Bad spending habits could be holding you back from financial freedom. Some of those habits may not seem like a big deal, but they can lead to you wasting a lot of money over a year.
Here are seven habits that need to be replaced with good habits.
- The Snack Machine Conundrum. Getting a drink and chocolate bar out of the vending machine at work can seem like a harmless treat. It doesn’t cost too much each day – but have you considered how it adds up over a year? How much debt could you eliminate or pay down by refraining from buying snacks from a vending machine? Get the same satisfaction by bringing a treat from home.
- The Lunchtime Scramble. You only have 30 minutes for lunch; if you haven’t planned accordingly, you will need to find somewhere to serve you quickly. Five lunches out in a week will get expensive really fast. Bring a lunch from home at least four times a week. You’ll eat well and have some time to relax before you have to get back to work. Best of all, you save money.
- The Fast-Food Drive-By. You’re tired and don’t want to cook tonight – you’re not alone. More than 50% of Canadians eat out at least once a week. Pulling into a fast-food joint and picking up dinner may seem like an easy answer, but it can quickly become a frequent bad habit.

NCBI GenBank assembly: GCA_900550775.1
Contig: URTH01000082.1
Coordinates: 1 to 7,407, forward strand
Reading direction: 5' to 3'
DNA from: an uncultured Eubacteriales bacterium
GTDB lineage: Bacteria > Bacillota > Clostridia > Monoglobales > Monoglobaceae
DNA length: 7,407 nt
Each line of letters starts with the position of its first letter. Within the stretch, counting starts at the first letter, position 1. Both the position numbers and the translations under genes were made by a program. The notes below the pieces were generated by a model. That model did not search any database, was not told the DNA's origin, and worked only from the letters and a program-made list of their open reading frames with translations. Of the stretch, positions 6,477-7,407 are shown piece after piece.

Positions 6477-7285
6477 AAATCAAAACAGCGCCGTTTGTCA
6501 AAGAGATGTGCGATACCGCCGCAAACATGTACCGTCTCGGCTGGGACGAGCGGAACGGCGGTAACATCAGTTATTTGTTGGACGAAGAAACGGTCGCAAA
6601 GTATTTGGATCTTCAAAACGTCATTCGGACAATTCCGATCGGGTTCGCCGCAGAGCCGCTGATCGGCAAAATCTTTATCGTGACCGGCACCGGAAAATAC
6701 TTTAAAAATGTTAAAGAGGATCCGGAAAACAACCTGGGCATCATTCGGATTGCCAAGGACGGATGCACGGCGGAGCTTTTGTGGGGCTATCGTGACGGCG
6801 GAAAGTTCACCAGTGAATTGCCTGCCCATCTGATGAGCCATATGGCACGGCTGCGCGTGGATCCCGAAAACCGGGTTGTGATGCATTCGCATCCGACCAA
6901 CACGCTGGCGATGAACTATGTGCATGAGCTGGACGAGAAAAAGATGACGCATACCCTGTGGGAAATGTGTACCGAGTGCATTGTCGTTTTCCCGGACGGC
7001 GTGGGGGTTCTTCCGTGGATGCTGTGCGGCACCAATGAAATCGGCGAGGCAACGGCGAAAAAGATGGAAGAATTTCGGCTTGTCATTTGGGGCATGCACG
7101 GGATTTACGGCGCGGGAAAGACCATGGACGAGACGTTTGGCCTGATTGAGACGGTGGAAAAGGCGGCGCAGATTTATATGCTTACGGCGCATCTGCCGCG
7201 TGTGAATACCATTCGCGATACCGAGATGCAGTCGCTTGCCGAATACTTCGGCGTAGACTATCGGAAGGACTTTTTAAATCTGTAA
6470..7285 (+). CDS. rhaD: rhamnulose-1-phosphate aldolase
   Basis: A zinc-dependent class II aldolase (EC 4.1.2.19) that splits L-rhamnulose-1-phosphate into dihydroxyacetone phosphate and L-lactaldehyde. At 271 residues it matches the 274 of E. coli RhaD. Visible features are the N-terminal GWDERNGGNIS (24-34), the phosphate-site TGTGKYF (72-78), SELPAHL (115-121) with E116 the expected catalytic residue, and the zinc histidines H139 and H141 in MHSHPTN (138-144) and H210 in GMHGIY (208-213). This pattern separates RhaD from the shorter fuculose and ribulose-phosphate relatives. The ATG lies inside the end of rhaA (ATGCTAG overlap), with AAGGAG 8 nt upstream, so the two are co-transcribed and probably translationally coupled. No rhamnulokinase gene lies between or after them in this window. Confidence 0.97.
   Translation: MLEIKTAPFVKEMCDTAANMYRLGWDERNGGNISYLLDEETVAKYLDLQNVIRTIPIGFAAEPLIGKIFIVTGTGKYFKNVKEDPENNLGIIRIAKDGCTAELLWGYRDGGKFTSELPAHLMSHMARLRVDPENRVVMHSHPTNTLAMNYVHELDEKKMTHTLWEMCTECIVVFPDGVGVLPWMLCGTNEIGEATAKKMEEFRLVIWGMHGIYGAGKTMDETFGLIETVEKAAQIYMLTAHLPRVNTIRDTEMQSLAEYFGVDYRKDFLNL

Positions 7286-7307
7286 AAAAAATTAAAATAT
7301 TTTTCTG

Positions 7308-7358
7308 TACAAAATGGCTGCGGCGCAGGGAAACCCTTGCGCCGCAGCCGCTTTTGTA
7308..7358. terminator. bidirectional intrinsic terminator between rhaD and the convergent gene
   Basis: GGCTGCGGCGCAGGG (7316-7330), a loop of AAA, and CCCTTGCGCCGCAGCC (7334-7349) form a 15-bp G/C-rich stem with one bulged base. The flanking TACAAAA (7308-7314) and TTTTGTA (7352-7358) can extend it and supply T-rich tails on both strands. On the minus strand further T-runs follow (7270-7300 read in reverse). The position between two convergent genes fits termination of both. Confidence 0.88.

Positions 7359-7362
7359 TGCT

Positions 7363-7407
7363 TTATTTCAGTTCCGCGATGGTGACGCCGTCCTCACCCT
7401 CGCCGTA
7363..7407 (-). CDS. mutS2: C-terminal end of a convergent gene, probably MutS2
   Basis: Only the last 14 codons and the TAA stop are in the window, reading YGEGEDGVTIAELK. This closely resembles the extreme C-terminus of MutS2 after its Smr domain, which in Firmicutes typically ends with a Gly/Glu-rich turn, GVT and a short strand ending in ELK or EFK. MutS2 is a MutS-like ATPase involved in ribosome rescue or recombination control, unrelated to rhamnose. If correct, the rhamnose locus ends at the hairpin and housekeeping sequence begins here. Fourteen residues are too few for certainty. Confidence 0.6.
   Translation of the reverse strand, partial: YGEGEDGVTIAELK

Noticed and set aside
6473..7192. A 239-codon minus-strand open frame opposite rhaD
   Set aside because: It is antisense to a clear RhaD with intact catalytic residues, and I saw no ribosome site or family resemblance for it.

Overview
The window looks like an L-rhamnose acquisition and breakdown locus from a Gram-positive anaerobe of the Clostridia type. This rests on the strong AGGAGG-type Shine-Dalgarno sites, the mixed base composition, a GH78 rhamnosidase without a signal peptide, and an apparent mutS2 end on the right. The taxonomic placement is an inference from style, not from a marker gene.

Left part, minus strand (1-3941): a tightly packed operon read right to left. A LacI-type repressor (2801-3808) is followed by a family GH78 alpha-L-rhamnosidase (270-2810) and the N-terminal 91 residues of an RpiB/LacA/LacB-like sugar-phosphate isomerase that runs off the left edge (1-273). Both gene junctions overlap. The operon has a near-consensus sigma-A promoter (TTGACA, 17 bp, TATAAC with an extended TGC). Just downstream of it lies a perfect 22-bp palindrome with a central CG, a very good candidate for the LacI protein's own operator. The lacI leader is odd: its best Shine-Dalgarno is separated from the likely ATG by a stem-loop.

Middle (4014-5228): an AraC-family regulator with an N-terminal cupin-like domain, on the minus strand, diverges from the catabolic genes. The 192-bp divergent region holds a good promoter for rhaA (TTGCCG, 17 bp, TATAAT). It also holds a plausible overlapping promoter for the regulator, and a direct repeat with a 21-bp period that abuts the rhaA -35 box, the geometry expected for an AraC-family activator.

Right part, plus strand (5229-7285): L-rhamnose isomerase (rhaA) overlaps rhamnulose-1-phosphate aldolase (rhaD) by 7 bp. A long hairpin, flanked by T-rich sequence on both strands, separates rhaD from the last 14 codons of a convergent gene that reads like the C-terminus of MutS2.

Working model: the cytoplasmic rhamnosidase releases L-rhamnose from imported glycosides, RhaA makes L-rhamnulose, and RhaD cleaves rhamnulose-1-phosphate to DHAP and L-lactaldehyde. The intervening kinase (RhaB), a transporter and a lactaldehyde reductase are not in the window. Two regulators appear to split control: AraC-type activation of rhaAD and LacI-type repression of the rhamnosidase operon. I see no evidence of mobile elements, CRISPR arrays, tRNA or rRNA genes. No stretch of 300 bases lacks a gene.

Invest in a cookbook loaded with recipes that you can prepare in fifteen minutes or less. Along with more nutritious meals, you’ll also have leftovers that you can take to work the next day.
- The Grocery Store Dash. You seem to drop in at the supermarket often, usually to pick up one or two things. The only problem is that you emerge with impulse purchases you didn’t need. Of all the bad spending habits, this is among the most common.
Limit your trips to the supermarket to once a week. Use a list, and do not buy anything that isn’t on it, no matter how tempting. You can also use an online grocery pick-up option. This will eliminate impulse buying and help you stick to your list. You’ll still eat well and save a ton of money on your food budget.
- Buying Deals Syndrome. Don’t buy something just because it catches your eye or is on sale. Wait at least three days before making the purchase in order to give yourself time to objectively consider the purchase and decide if it will provide long-term value. If it won’t, then you never truly needed it in the first place.
- The Credit Card Swipe. Credit cards are great financial tools – but only when used wisely. Make sure you’re not using them for incidental purchases. If you can’t make those purchases with cash, then don’t make them. When you use cards for something worthwhile, ensure your card has a cashback program.
- The Neighbourly Competition. Remember that you don’t have to buy a new car every time the neighbours do, especially when yours is still in great shape. Be happy with what you have. In the interim, place money in an interest-bearing account every month so you can pay cash when there is the need to replace something around the house.
If any of these bad habits sound familiar, consider reaching out to a credit counsellor. They can help identify areas where you can improve and teach you how to live within your means. Over time, you’ll replace those bad habits with good ones, and be well on your way to financial freedom. For a free consultation with an accredited credit counsellor, contact SolveYourDebts.com.